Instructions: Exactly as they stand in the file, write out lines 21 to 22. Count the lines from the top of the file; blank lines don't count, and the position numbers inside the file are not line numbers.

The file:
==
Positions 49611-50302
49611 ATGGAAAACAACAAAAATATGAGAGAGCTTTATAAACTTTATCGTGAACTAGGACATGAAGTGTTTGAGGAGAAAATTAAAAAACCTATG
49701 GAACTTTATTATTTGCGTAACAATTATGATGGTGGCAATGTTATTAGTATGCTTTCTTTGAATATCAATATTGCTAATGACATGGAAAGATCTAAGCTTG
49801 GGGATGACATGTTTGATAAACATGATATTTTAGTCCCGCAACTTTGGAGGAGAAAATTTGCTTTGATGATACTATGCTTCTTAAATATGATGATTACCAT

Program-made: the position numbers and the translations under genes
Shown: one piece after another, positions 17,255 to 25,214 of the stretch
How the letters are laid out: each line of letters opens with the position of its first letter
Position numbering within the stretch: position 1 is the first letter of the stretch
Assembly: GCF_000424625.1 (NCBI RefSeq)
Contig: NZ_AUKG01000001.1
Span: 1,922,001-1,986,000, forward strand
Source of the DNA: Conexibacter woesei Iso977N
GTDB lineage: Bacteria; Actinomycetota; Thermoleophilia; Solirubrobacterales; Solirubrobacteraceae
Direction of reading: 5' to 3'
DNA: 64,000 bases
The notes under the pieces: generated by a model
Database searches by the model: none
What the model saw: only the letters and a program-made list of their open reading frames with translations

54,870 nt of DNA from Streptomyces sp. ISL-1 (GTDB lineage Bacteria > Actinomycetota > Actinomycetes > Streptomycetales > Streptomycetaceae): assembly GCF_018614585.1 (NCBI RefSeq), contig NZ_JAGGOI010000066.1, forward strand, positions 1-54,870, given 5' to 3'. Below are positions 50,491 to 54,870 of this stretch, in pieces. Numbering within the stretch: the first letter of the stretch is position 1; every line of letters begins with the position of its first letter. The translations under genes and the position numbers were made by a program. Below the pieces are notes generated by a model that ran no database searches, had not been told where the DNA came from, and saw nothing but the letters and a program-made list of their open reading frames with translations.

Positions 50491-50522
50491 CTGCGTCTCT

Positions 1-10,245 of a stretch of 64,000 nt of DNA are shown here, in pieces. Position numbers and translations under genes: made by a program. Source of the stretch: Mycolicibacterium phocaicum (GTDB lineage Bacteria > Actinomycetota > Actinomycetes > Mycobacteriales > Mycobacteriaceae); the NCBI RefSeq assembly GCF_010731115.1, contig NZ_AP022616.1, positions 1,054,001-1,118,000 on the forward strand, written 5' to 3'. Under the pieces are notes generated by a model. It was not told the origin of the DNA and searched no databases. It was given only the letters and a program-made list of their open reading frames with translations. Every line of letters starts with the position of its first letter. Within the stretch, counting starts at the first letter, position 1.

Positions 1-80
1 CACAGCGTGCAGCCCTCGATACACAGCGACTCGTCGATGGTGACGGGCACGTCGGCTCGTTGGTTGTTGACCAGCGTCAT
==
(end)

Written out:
50491 CTGCGTCTCT

Positions 1-10,245 of a stretch of 64,000 nt of DNA are shown here, in pieces. Position numbers and translations under genes: made by a program. Source of the stretch: Mycolicibacterium phocaicum (GTDB lineage Bacteria > Actinomycetota > Actinomycetes > Mycobacteriales > Mycobacteriaceae); the NCBI RefSeq assembly GCF_010731115.1, contig NZ_AP022616.1, positions 1,054,001-1,118,000 on the forward strand, written 5' to 3'. Under the pieces are notes generated by a model. It was not told the origin of the DNA and searched no databases. It was given only the letters and a program-made list of their open reading frames with translations. Every line of letters starts with the position of its first letter. Within the stretch, counting starts at the first letter, position 1.